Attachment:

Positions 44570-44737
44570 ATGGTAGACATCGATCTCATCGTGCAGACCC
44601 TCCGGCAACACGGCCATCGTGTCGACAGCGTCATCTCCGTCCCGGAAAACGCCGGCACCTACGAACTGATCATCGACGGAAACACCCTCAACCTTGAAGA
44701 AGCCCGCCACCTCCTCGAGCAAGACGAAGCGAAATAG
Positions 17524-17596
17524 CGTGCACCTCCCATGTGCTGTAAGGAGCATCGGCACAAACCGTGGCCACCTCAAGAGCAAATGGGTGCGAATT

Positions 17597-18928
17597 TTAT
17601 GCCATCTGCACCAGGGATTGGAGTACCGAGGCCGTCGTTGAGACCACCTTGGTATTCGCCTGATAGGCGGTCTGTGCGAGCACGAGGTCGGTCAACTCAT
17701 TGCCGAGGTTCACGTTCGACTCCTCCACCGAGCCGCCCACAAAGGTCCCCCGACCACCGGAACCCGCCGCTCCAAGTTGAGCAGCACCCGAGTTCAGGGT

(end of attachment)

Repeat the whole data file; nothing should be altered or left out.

Positions 44570-44737
44570 ATGGTAGACATCGATCTCATCGTGCAGACCC
44601 TCCGGCAACACGGCCATCGTGTCGACAGCGTCATCTCCGTCCCGGAAAACGCCGGCACCTACGAACTGATCATCGACGGAAACACCCTCAACCTTGAAGA
44701 AGCCCGCCACCTCCTCGAGCAAGACGAAGCGAAATAG
Positions 17524-17596
17524 CGTGCACCTCCCATGTGCTGTAAGGAGCATCGGCACAAACCGTGGCCACCTCAAGAGCAAATGGGTGCGAATT

Positions 17597-18928
17597 TTAT
17601 GCCATCTGCACCAGGGATTGGAGTACCGAGGCCGTCGTTGAGACCACCTTGGTATTCGCCTGATAGGCGGTCTGTGCGAGCACGAGGTCGGTCAACTCAT
17701 TGCCGAGGTTCACGTTCGACTCCTCCACCGAGCCGCCCACAAAGGTCCCCCGACCACCGGAACCCGCCGCTCCAAGTTGAGCAGCACCCGAGTTCAGGGT